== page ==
When the government proposed the Digital Services Tax, Rishi Sunak and other Treasury ministers emphasised that
“The Digital Services Tax will apply to a group’s businesses that provide a social media service, search engine or an online marketplace to UK users. These businesses will be liable to Digital Services Tax when the group’s worldwide revenues from these digital activities are more than £500 million and more than £25 million of these revenues are derived from UK users.”
They stressed to Parliament that British small businesses would be exempt, that only the big bad (American) tech behemoths would be liable, and that it would raise £2 billion from the likes of Amazon, Google, and Facebook who would otherwise avoid being taxed. Guido pointed out that, in the end, people pay taxes. Ultimately, it’ll be the customers – us – who end up footing the bill.
This was meant in a theoretical sense; that costs would eventually be passed on, through raised prices, to maintain the same returns for the corporations. Amazon saw it in a practical sense and ruthlessly whacked it straight on to the bills of customers. British businesses, who rely on goods being shipped by Amazon, now have to fork out for the rise, with the government not getting a penny from Amazon – just their British customers. The message was clear: your government did this to you. Today, Google have emailed customers saying they will do likewise.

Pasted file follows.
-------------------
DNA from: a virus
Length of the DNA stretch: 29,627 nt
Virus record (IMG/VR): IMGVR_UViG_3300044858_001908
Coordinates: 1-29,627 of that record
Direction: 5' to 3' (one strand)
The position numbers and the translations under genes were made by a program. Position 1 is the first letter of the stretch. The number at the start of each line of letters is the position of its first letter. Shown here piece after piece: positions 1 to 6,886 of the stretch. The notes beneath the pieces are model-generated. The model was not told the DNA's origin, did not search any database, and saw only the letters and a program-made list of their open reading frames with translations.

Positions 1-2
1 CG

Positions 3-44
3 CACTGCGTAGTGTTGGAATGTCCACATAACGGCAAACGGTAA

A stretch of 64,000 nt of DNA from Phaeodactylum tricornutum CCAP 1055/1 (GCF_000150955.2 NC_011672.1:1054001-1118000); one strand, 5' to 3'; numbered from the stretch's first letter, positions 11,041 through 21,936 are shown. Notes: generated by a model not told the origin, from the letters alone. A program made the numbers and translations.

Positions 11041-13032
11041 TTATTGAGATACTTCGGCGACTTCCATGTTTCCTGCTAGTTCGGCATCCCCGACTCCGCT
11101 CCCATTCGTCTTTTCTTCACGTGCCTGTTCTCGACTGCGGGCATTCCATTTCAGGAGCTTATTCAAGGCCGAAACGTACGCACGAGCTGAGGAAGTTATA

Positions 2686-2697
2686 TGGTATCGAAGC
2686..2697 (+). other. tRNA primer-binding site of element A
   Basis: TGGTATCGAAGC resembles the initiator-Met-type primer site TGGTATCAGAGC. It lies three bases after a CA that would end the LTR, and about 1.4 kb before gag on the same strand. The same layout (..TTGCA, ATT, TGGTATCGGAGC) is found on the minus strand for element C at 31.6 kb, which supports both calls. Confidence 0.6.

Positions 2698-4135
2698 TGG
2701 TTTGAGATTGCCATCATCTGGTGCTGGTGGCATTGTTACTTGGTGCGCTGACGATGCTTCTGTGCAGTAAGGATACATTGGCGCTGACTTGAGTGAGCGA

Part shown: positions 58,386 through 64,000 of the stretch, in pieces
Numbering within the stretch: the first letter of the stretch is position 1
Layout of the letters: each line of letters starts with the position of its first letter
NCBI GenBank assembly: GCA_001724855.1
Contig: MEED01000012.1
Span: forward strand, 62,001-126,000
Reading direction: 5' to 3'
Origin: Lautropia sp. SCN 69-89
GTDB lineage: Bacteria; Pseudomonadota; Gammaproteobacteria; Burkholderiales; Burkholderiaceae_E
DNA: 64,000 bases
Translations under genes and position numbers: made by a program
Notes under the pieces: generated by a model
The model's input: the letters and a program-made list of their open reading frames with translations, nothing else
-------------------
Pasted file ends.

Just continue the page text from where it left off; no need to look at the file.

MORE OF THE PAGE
Neither Amazon nor Google are paying the tax, the small British businesses that ship goods on Amazon that they advertise via Google are getting clobbered by it. These businesses will have to put up prices to customers as a result. Thanks a lot Rishi…